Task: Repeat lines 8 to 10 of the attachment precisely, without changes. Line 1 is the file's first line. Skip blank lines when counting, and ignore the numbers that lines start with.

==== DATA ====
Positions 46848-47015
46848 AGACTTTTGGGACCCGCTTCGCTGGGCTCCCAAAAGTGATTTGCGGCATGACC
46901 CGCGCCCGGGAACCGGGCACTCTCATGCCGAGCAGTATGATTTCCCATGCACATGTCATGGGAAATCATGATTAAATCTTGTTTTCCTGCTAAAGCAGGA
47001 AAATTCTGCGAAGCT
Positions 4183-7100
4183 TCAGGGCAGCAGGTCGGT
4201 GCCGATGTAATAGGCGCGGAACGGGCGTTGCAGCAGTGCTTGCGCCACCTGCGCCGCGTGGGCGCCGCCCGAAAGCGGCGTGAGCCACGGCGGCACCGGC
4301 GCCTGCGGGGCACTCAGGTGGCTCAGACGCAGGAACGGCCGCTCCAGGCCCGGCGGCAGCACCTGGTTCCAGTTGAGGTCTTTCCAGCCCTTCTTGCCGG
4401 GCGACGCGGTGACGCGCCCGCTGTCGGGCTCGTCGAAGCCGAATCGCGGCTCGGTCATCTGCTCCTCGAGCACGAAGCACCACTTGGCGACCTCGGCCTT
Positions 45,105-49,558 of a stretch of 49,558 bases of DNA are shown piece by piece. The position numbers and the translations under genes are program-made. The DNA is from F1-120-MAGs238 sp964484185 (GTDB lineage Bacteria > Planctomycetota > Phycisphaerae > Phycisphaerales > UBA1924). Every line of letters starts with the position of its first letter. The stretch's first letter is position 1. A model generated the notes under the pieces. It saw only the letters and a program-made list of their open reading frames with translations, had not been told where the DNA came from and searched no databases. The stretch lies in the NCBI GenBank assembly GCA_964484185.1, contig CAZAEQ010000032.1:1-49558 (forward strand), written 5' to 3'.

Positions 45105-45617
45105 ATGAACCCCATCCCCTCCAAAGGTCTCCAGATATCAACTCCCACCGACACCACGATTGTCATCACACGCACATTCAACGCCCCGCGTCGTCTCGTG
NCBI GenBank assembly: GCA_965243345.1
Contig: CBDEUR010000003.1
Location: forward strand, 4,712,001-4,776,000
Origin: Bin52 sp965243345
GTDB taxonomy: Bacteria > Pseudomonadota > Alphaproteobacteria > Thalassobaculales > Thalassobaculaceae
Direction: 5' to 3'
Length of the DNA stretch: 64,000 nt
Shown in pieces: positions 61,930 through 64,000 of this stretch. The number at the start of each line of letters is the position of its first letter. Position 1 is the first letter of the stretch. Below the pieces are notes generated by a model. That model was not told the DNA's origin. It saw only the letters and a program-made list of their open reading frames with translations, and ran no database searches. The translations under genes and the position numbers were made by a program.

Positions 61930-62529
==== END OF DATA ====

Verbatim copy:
4301 GCCTGCGGGGCACTCAGGTGGCTCAGACGCAGGAACGGCCGCTCCAGGCCCGGCGGCAGCACCTGGTTCCAGTTGAGGTCTTTCCAGCCCTTCTTGCCGG
4401 GCGACGCGGTGACGCGCCCGCTGTCGGGCTCGTCGAAGCCGAATCGCGGCTCGGTCATCTGCTCCTCGAGCACGAAGCACCACTTGGCGACCTCGGCCTT
Positions 45,105-49,558 of a stretch of 49,558 bases of DNA are shown piece by piece. The position numbers and the translations under genes are program-made. The DNA is from F1-120-MAGs238 sp964484185 (GTDB lineage Bacteria > Planctomycetota > Phycisphaerae > Phycisphaerales > UBA1924). Every line of letters starts with the position of its first letter. The stretch's first letter is position 1. A model generated the notes under the pieces. It saw only the letters and a program-made list of their open reading frames with translations, had not been told where the DNA came from and searched no databases. The stretch lies in the NCBI GenBank assembly GCA_964484185.1, contig CAZAEQ010000032.1:1-49558 (forward strand), written 5' to 3'.